The beautiful Cornish coastline welcomed us as we cruised towards the River Fal. I had forgotten what a beautiful, lovely area Cornwall is. Falmouth is the gateway to the River Fal and is known for art galleries and maritime heritage. The area also has some fantastic beaches, shops, pubs, restaurants and known for natural beauty and ideal for walks and family activities. As well as all of the above, it has the world鈥檚 largest natural deep-water harbour and is the country鈥檚 first and last port.

We spent a wonderful day exploring the harbour, independent galleries, shops and of course, pubs. Of course, we spotted a world famous pasty shop and had to have one. It was delicious!

View of Falmouth (the arty pic. lol)

BEERWOLF BOOKS

This pub had been recommended to us and I can see why. It is a pub with a book shop inside, which is my idea of bliss. People were reading, playing chess, and drinking some amazing beer and perusing the books.

After visiting the above, we had a quick look around the local art gallery, some more interesting shops and galleries and then into another cool pub with copious amounts of beer. By this time I was feeling jaded so settled for a coffee. We gleefully spotted an empty table outside and plonked ourselves down. It was then, I spotted a tiny canvas bag by our table. I was just starting to have thoughts about it being a bomb, when a bloke appeared grumbling under his breath and so we quickly made noises about how we didn’t realise it was his table. We truly didn’t. He then gave us permission to sit there anyway. Jolly nice of him. Looking back, I think he left his bag there to reserve the table and then went and got a drink because he wasn’t in the bar when we were getting our drinks. Flipping hipsters.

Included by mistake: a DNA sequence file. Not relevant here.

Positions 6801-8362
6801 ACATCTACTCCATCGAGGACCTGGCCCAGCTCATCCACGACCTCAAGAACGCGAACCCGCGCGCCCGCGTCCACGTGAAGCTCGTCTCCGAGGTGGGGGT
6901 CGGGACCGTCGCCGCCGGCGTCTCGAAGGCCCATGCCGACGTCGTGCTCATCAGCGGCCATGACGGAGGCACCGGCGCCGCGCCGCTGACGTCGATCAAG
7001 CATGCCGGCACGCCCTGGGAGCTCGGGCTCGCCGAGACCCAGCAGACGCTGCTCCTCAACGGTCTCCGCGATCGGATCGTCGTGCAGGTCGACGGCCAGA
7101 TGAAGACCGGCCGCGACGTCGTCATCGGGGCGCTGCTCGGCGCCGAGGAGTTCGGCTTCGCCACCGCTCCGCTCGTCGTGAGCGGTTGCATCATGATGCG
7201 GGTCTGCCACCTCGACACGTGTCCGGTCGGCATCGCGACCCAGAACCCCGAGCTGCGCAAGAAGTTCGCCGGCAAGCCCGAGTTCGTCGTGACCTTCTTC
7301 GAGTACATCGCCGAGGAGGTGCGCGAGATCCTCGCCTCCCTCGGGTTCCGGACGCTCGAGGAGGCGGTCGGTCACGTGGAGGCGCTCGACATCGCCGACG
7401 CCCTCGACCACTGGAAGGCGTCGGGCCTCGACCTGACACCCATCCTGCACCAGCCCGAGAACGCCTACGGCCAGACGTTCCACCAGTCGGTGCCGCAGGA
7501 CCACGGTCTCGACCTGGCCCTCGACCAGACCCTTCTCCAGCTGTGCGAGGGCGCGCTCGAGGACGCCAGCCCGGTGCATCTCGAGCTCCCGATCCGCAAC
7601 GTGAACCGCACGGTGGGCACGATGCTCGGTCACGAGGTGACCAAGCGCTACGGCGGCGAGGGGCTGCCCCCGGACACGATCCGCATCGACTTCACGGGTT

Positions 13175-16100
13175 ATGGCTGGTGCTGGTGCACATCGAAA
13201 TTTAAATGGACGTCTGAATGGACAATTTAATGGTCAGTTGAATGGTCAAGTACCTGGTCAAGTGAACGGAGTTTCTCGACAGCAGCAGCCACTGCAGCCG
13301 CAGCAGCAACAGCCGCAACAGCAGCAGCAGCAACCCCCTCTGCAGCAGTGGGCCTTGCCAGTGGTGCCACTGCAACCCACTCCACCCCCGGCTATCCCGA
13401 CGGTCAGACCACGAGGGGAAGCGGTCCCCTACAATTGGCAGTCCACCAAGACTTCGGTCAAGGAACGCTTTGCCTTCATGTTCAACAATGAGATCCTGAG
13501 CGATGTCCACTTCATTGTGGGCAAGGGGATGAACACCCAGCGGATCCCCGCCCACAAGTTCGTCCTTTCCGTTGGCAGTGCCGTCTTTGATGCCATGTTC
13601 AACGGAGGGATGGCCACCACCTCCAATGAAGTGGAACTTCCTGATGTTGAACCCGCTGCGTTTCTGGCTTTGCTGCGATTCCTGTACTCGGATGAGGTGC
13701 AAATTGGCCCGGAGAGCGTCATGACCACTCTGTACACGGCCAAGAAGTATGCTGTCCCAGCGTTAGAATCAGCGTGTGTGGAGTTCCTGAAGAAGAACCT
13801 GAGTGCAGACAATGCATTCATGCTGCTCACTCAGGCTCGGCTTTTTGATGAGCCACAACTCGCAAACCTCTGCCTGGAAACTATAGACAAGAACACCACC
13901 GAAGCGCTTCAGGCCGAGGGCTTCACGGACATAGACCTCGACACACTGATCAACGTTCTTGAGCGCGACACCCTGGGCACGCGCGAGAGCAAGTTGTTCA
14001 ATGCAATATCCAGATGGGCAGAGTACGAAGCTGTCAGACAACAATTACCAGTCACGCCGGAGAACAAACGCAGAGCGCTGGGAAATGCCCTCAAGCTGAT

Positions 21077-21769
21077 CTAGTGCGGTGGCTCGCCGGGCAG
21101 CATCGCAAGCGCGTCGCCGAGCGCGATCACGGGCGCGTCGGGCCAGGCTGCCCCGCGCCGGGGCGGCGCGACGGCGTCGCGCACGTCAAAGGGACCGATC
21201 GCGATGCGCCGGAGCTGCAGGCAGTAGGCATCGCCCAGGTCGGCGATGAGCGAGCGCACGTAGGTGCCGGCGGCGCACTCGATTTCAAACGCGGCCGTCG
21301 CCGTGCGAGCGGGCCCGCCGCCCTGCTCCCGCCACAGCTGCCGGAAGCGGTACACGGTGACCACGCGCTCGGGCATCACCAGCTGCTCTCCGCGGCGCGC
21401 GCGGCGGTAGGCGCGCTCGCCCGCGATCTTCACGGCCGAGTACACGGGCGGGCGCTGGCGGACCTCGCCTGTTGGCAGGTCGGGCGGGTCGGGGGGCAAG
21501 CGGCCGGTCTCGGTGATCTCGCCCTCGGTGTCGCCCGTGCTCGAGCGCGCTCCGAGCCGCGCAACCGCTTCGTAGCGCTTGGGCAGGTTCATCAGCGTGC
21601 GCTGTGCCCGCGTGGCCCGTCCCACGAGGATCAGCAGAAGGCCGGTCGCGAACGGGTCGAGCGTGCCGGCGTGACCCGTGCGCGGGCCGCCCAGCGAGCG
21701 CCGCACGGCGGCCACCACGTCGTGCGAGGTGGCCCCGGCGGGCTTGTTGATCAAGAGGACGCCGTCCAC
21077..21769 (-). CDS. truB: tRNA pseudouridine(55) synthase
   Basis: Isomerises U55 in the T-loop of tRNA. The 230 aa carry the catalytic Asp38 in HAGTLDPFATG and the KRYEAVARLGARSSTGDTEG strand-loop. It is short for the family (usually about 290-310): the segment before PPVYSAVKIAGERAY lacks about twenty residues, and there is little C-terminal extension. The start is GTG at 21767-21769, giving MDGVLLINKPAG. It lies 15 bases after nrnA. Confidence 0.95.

I turned away to watch the even happier people in the cool cafe opposite only to see two aging hippies proudly showing off their hairy armpits. Oh joy.

We finished our drinks and walked back through the town towards the beaches and took some great photos of the pretty coastline. An enjoyable start to the holiday and here is a picturesque view of Falmouth during the evening back on the ship. The next stop was Tobermory, Isle of Mull, Scotland.

Falmouth